Thursday, 12 July 2018

Durisdeer and Morton Castle 11 July

Alan, Alan McQ, Allan, Davie C, Davie Mc, Dougie, Gus, Ian, Malcolm, Rex, Robert

It was raining as we left the west coast heading for Durisdeer, but, as we motored down in to Dumfries and Galloway, there were no signs of rain, and we were not to see any during our walk.
Skies were cloudy with blue patches as we set off from the village before turning at the cemetery and heading up the track to Kettleton bothy. The temperature was ideal for walking, so it only took about forty minutes to arrive at our coffee spot, although these days most bring water or juice rather than a hot drink.
By eleven we were on our way again continuing upwards on the track, passing by a drystane wall complete with lunky hole, before reaching our highest point of the day which offered splendid views all round. Drumlanrig was easy to pick out and Morton Castle came into view as we moved down the track above Kettleton Reservoir. Halfway down we stopped to ponder whether to go cross country to the castle or continue on the road. The majority opted for the shorter hike, but Allan, Dougie, Ian, and Malcolm decided to stick to the road and set off first. Holly, liking to be at the front, joined them not realising that her master? was not to follow. At times she looked a bit bemused as to where the rest of the guys were but once we found her a stick, she was fine. Although following the road was easy going, given the fact that it was getting hotter, the four were pleased to reach the castle. As expected the others had been there for about fifteen minutes and had finished their lunch by the time the four arrived. Nonetheless, given the surroundings (although the water in the loch was a strange colour of green and looked decidedly unhealthy) and the sunshine, it was no hardship to wait another fifteen minutes whilst the four ate.
Leaving the castle, we did not take the nature trail but stuck to the road. When reaching the crossroads, the front runners followed Holly straight on, much to the delight of those who were walking at a more leisurely pace and who knew to turn sharp right. Robert & Co had to turn back and retrace their steps and take the proper road. Well done, Holly! Our plan had worked!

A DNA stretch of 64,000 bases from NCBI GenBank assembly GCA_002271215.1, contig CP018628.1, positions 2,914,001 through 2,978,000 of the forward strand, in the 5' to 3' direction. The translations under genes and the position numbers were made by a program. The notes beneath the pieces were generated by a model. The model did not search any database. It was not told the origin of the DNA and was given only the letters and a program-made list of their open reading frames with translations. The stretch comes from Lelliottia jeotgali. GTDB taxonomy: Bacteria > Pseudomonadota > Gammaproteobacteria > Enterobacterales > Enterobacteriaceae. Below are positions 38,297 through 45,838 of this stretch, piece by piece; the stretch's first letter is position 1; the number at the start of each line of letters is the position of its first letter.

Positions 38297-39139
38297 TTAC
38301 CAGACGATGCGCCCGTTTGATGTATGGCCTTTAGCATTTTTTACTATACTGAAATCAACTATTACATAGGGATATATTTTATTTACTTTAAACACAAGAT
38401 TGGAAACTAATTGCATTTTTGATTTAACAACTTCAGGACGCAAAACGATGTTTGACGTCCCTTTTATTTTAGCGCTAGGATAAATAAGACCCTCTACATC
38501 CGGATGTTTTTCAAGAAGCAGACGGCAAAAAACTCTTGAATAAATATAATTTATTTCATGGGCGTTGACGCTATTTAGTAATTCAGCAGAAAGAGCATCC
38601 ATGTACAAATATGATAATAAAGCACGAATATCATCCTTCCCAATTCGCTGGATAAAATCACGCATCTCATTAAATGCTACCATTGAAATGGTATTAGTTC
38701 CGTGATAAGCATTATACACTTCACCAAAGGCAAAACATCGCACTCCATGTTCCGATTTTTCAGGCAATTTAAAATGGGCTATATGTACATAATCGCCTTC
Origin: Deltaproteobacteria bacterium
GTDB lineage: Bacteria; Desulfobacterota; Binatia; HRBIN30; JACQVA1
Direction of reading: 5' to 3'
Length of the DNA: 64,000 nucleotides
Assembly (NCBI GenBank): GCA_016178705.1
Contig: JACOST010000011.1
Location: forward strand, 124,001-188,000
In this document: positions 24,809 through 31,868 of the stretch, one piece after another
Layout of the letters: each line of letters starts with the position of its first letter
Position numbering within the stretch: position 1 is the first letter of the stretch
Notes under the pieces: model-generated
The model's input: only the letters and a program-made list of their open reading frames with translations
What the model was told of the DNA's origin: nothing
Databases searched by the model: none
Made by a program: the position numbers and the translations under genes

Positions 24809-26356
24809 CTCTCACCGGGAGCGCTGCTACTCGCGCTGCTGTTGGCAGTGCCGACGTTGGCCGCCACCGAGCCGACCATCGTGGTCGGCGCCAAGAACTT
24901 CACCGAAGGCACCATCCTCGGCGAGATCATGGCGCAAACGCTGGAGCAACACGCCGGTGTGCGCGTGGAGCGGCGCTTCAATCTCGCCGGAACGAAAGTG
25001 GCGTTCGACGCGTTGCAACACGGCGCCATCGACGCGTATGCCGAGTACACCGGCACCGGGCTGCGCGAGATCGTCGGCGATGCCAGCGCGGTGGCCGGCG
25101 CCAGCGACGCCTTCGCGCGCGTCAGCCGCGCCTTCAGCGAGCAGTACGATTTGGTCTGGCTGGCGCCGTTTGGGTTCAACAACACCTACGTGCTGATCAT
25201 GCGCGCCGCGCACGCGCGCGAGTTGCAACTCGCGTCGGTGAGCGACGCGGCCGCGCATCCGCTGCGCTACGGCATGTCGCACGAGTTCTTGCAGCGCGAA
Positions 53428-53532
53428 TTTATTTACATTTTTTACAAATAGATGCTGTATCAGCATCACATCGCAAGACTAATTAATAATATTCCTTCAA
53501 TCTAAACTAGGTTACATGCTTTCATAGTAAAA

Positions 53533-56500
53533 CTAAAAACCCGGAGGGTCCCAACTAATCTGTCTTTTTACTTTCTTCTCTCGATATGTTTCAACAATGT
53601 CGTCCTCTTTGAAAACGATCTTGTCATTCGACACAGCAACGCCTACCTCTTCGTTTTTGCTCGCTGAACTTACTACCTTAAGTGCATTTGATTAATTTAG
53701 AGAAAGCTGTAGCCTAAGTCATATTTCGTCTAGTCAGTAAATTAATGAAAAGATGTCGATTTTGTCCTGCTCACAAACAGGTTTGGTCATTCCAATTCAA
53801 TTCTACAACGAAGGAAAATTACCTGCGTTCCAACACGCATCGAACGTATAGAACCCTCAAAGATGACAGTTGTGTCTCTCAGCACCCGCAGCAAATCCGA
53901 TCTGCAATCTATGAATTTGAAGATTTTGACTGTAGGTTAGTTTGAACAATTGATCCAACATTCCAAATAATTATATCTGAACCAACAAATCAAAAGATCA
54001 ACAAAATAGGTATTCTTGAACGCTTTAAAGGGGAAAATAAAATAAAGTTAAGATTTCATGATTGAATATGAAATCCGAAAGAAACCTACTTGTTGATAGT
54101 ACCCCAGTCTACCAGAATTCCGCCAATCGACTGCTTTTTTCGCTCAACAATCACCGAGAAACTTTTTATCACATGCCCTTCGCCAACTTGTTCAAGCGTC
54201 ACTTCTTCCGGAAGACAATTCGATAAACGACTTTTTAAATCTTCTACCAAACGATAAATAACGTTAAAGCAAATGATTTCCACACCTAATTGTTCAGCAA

The road walk up past the restored cottages and past Gateslack always seems to go on and on, particularly in the hot weather, and we were more than happy to reach the turn-off up to Durisdeer and the road up to the cars. A few minutes over four hours and about ten miles was the call.
Much anticipated FRT was taken at the Crown in Sanquhar where we were greeted by our friendly barman.
Not the longest walk we have ever done, but there were some tired souls heading home.

Durisdeer Church

On the up!

Looking back at the reservoir

Decision time

How far is it now, Allan?

Leaving Morton Castle

I spy with my little eye... a golf ball

Wednesday, 11 July 2018

Arrangements for Wednesday 18th July 2018

Meet at Dougie's at 9.30am for home-made scones, a variety of preserves and served with tea and coffee before walking to Troon and back.

Tuesday, 10 July 2018

Willowbank Challenge

Thank you from the Management Team of “Friends Of Willowbank” and from me.

You will remember a fundraising event I have been taking part in over the past year to raise funds for the children of Willowbank Special School in Kilmarnock where my granddaughter, Emma, is a pupil.  The event was called the “Willowbank Challenge” and it involved 100 volunteers, each in their own way, raising £100 to help the pupils who all have complex and life altering disabilities. The £10,000 raised was to then form the foundation for other normal annual fundraising events throughout the session. The event was scheduled to finish at the end of June 2018.